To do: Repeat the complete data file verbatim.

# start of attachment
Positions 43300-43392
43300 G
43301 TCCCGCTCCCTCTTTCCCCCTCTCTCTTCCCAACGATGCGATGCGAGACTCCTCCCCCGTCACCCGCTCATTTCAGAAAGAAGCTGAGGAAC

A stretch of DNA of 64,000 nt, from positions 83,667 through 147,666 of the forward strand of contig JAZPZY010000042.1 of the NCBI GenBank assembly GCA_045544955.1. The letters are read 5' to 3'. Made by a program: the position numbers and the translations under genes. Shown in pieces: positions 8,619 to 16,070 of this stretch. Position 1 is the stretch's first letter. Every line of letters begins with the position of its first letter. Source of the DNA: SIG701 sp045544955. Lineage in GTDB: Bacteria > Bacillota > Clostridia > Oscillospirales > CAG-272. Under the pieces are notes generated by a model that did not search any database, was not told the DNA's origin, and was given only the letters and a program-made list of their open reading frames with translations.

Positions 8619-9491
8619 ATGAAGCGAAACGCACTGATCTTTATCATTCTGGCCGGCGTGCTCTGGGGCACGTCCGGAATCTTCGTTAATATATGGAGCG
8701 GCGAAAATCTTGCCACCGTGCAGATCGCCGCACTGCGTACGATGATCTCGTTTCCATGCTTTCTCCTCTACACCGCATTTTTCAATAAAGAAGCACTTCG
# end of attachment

Positions 43300-43392
43300 G
43301 TCCCGCTCCCTCTTTCCCCCTCTCTCTTCCCAACGATGCGATGCGAGACTCCTCCCCCGTCACCCGCTCATTTCAGAAAGAAGCTGAGGAAC

A stretch of DNA of 64,000 nt, from positions 83,667 through 147,666 of the forward strand of contig JAZPZY010000042.1 of the NCBI GenBank assembly GCA_045544955.1. The letters are read 5' to 3'. Made by a program: the position numbers and the translations under genes. Shown in pieces: positions 8,619 to 16,070 of this stretch. Position 1 is the stretch's first letter. Every line of letters begins with the position of its first letter. Source of the DNA: SIG701 sp045544955. Lineage in GTDB: Bacteria > Bacillota > Clostridia > Oscillospirales > CAG-272. Under the pieces are notes generated by a model that did not search any database, was not told the DNA's origin, and was given only the letters and a program-made list of their open reading frames with translations.

Positions 8619-9491
8619 ATGAAGCGAAACGCACTGATCTTTATCATTCTGGCCGGCGTGCTCTGGGGCACGTCCGGAATCTTCGTTAATATATGGAGCG
8701 GCGAAAATCTTGCCACCGTGCAGATCGCCGCACTGCGTACGATGATCTCGTTTCCATGCTTTCTCCTCTACACCGCATTTTTCAATAAAGAAGCACTTCG